AND- click here to hear our Beef Buzz with Colin Woodall of the NCBA- he explains the research they did on this issue and he describes the concerns that has come out of that research.


 

 

Sponsor Spotlight

 

 

A new sponsor for 2014 for our daily email is a long time supporter and advertiser as heard on the Radio Oklahoma Ag Network- Stillwater Milling.  At the heart of the Stillwater Milling business are A&M Feeds- and for almost a century Stillwater Milling has been providing ranchers with a high quality feed at the lowest achievable price consistent with high quality ingredients. A&M Feed can be found at dealers in Oklahoma, Arkansas, Kansas and Texas. Click here to learn more about Stillwater Milling!  

  

 

 

Midwest Farm Shows is our longest running sponsor of the daily email- and they say thanks to all of you who participated in this spring's 2014 Oklahoma City Farm Show. Previously known as the Southern Plains Farm Show, the name change now more clearly communicates the show's location, and also signifies the plans for a long term partnership with the community and State Fair Park, a world-class event site.

Up next will be the Tulsa Farm Show December 11-13, 2014. Click here for the Tulsa Farm Show website for more details about this tremendous show at the River Spirit Expo Square in Tulsa. Now is the ideal time to contact Ron Bormaster at 507-437-7969 and book space at the premier farm show in Green Country-the Tulsa Farm Show.

 
 
     
    

osuotheruniversitiesOklahoma State University Scores a Million Bucks for Climate Change Research from USDA  

 

Agriculture Secretary Tom Vilsack announced yesterday that USDA's National Institute of Food and Agriculture (NIFA) awarded $6 million to 10 universities to study the effects of climate on agriculture production and develop strategies to provide farmers and ranchers with the solutions they need to supply the nation with quality food. Vilsack made the announcement during remarks at "The Frontier of Climate Change: State and Local Action in the Heartland" conference held at Drake University.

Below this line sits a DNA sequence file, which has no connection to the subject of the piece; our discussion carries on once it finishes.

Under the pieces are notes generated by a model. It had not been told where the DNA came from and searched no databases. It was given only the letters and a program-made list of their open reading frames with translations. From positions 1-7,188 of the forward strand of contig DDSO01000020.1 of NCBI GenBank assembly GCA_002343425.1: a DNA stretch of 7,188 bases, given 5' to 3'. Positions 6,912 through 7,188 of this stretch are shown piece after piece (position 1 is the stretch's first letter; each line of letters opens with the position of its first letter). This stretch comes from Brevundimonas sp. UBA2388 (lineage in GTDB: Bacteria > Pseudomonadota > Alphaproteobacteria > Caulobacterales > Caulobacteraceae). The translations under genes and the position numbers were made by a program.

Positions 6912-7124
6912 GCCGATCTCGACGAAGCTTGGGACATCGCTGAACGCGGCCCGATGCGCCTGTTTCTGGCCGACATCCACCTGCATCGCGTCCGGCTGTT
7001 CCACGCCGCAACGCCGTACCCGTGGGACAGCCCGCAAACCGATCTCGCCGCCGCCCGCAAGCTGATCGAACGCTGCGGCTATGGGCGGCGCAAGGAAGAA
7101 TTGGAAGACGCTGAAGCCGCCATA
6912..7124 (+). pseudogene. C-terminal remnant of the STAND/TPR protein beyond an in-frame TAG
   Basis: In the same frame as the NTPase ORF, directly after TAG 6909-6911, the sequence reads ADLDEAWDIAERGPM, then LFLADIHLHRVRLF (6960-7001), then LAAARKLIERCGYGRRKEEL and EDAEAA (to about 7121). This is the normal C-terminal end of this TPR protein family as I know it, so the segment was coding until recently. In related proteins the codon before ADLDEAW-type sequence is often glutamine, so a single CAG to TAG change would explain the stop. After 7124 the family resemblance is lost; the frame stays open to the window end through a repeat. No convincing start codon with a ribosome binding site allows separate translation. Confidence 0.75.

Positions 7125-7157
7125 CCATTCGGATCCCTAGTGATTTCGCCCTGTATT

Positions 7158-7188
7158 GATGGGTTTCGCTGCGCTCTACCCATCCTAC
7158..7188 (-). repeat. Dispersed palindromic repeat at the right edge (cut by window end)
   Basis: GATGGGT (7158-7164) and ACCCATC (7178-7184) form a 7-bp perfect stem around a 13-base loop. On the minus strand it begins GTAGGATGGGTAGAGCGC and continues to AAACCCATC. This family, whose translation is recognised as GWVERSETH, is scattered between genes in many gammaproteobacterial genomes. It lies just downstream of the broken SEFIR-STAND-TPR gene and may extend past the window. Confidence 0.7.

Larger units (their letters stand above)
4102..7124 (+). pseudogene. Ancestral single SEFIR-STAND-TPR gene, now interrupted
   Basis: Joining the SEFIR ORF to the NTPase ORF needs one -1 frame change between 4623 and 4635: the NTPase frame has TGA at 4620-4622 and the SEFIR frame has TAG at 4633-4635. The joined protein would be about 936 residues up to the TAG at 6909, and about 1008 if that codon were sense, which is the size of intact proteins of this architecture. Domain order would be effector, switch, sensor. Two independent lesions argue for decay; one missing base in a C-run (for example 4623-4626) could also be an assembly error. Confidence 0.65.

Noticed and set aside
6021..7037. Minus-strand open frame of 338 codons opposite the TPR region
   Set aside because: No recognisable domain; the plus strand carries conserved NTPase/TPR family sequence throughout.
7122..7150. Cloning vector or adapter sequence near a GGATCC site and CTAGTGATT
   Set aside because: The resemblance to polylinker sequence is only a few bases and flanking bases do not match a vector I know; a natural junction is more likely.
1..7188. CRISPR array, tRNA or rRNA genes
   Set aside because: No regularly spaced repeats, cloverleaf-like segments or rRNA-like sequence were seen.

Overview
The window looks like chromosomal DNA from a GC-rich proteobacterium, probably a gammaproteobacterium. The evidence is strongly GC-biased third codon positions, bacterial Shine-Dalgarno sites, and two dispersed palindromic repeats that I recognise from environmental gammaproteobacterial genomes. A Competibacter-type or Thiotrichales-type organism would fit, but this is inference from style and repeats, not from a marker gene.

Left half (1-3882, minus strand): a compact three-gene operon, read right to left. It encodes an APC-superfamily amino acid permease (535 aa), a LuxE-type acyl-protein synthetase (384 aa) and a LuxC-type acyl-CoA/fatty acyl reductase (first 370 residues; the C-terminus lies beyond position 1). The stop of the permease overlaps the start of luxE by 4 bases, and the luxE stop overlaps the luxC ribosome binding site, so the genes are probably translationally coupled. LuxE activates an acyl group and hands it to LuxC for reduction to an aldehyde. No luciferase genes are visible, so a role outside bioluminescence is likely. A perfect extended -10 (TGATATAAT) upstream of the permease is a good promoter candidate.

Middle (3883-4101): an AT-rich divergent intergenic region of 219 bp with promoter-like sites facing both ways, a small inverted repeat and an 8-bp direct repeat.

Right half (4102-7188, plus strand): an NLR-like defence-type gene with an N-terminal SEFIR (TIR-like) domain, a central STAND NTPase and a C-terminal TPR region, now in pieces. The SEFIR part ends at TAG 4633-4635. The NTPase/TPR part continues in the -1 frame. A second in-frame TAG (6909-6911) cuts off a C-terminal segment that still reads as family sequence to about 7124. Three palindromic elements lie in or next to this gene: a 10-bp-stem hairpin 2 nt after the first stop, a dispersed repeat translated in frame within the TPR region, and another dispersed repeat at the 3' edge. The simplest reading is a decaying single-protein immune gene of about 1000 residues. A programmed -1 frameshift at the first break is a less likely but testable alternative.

"With longer growing seasons and an increased number of extreme weather events, climate-related changes are increasingly posing new challenges and risks for America's producers," said Vilsack. "Every day, farmers and ranchers see the impact that changes in climate patterns have on their operations, and they are contending with drought, floods or extreme temperatures. The discoveries these grants will lead to will be invaluable for American farmers whose livelihoods directly depend on the nation's land and water resources."

 

Oklahoma State University is the largest beneficiary, receiving $1,000,000 to provide some of the first climate adaptation tools for beef production systems in the form of water management resources and lead to the development of beef cattle that are adaptable to climate change induced drought.

 

Click here to read more of this story.  

 

usdacelebratesUSDA Celebrates Earth Day by Supporting Water Quality Projects in Oklahoma, 39 Other States

 

Agriculture Secretary Tom Vilsack celebrated Earth Day by announcing record support for 116 projects--four of those in Oklahoma--that will improve water and wastewater services for rural Americans and benefit the environment.

"Having reliable, clean and safe water is essential for any community to thrive and grow," Vilsack said. "I am proud that USDA helps build rural communities from the ground up by supporting water infrastructure projects like these. I am especially proud that we can help communities that are struggling economically and those that have urgent health and safety concerns due to their failing water systems."

It is the largest Earth Day investment in rural water and wastewater systems. Nearly $387 million is being awarded to 116 recipients in 40 states and the Commonwealth of Puerto Rico. 

 

Among projects funded this year, the city of Weleetka, Okla., is receiving $5.4 million to construct a new wastewater treatment plant. The USDA is also funding water treatment plant improvements in Pittsburg, Pushmataha and Okfuskee Counties.